Hacking a rival company | The ticket master was fined $ 10 million

Hacking a rival company |  The ticket master was fined $ 10 million

(New York) Ticketmaster on Wednesday agreed to pay a $ 10 million fine to avoid criminal charges for hacking into the computer system of a new rival company.


Tom Hayes
Associated Press

A federal court judge in New York City accepted the deal, ending a long legal battle that calls into question the ticket master’s dominance in selling tickets to major concerts. The Live Nation affiliate has faced a number of charges of hacking and conspiracy to commit telecommunications fraud by targeting a company called Sangkik in Brooklyn.

Ticketmaster had already paid $ 110 million in 2018 to settle the civil lawsuit brought by Sangkik.

According to court documents, the ticket master was accused of trying to infiltrate computer systems created by Sangikal for artists who hired the young company to help sell 10% of the seats for US tours. Their “fan forums”. The idea was seen as a way to reward loyal fans when they beat ticket sellers – a tactic that could also reduce the profits of the ticket master empire.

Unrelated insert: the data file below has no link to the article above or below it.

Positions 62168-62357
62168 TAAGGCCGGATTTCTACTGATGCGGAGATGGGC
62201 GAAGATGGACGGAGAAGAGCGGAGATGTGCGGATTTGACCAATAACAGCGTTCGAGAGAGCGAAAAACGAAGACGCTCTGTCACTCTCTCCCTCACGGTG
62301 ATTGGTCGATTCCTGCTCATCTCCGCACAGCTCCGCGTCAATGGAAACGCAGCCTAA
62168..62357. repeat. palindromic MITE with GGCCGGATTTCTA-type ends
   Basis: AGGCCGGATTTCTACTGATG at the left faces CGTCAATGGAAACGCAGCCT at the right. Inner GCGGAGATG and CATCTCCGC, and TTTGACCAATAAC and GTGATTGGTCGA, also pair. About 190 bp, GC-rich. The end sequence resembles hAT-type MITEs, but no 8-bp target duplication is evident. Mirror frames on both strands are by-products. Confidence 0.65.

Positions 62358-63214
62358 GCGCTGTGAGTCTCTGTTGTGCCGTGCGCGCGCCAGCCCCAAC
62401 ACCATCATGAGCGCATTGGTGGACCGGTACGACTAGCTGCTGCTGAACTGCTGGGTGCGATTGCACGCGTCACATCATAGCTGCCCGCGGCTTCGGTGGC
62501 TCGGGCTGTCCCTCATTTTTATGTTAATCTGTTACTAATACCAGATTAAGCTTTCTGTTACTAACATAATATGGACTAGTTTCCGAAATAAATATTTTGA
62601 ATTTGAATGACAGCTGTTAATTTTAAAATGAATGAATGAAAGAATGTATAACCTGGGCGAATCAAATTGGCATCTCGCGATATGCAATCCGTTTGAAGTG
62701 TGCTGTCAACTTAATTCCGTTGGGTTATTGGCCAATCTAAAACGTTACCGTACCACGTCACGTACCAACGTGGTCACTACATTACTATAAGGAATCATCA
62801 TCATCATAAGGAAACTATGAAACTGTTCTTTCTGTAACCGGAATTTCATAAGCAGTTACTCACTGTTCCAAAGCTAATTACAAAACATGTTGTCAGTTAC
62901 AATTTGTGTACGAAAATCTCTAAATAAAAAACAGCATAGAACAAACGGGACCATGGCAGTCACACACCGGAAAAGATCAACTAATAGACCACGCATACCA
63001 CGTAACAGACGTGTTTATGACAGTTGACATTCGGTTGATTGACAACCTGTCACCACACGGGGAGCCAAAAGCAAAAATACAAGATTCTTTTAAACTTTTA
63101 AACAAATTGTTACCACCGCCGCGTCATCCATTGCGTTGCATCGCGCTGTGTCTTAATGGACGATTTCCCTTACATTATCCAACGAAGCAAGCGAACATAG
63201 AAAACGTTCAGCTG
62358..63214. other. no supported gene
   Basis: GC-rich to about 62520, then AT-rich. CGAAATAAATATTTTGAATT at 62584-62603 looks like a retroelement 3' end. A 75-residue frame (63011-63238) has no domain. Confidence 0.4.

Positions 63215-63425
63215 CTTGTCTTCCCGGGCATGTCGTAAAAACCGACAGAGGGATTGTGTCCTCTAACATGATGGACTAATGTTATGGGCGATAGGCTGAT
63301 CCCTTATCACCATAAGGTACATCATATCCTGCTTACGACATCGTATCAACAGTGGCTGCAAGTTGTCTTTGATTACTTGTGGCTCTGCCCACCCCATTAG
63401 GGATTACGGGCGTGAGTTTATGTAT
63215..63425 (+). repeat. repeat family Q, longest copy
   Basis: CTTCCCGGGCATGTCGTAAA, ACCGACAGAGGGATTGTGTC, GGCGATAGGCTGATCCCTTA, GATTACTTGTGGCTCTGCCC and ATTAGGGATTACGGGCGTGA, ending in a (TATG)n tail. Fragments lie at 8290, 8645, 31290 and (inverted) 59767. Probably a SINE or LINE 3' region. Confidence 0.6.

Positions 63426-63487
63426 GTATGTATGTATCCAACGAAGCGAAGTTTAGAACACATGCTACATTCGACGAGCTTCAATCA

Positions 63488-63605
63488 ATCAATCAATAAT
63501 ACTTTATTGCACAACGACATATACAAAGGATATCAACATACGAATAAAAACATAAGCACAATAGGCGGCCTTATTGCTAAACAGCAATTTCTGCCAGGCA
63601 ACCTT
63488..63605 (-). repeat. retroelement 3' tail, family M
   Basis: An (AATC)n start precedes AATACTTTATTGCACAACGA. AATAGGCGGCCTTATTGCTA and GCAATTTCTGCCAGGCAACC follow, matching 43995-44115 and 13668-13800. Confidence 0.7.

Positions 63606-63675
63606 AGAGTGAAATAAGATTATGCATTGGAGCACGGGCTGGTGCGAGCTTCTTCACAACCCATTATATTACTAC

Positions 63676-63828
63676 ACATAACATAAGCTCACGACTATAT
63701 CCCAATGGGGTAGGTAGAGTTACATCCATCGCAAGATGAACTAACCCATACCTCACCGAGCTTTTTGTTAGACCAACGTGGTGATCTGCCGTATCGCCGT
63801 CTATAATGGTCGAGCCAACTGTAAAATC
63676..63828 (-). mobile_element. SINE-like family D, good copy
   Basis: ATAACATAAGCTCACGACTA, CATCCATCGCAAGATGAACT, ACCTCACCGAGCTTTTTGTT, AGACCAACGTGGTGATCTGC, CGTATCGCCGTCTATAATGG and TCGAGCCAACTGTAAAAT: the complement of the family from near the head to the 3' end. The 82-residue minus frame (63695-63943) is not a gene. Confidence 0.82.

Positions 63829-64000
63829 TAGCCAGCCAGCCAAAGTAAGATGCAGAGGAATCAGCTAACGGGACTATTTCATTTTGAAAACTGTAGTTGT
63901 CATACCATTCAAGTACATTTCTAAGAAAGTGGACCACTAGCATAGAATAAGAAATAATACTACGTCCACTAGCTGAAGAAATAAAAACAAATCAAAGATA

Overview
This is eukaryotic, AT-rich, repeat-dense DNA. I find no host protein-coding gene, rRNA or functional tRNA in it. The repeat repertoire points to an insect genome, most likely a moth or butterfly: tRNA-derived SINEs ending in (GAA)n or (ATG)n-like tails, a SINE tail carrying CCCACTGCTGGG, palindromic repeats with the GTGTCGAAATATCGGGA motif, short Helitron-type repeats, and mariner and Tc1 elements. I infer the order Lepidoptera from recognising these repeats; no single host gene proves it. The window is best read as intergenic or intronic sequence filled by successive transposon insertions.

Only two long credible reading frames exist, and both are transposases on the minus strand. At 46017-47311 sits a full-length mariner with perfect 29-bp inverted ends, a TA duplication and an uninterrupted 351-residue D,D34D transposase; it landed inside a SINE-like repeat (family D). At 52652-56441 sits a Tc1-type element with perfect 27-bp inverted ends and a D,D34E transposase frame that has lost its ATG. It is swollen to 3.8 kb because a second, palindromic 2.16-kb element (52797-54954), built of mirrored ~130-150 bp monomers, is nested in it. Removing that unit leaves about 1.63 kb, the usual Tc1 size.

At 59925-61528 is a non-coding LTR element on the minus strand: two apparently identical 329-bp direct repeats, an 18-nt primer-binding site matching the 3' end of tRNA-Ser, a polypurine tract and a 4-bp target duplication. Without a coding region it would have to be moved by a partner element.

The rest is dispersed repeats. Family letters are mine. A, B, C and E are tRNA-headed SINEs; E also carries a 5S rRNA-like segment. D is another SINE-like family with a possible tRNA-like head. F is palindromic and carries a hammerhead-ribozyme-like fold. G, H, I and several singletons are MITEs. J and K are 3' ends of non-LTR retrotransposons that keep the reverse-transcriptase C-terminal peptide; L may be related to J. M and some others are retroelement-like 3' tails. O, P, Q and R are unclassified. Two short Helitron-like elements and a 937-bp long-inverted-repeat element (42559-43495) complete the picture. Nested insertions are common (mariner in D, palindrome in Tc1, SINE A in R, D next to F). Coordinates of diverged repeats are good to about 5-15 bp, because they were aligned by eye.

Ticketmaster staff “repeatedly – and illegally – access stolen competitors’ computers without authorization using stolen passwords to illegally collect potential business information,” said attorney Seth Ducham.

The Ticketmaster report, released Wednesday, said the behavior only affected two employees who were fired in 2017.

“Their actions violated our company’s policies and did not conform to our values,” the statement read. “We are pleased that this issue has now been resolved.”

Messages were left with Warner Music Group, the current owner of Changi, inviting them to comment on the solution.

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The plan, designed in 2014 by a former Sangkik employee and one of his colleagues at Ticket Master, is to hack accounts to identify Sangkik customers and prevent them from doing business with the company, prosecutors said in court documents.

In internal communications, in documents, the ticket master boasted that he could “take off Sangik’s legs” if he could win tickets in advance for an unidentified great artist.

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Cory Weinberg

About the Author: Cory Weinberg

Cory Weinberg covers the intersection of tech and cities. That means digging into how startups and big tech companies are trying to reshape real estate, transportation, urban planning, and travel. Previously, he reported on Bay Area housing and commercial real estate for the San Francisco Business Times. He received a "best young journalist" award from the National Association of Real Estate Editors.

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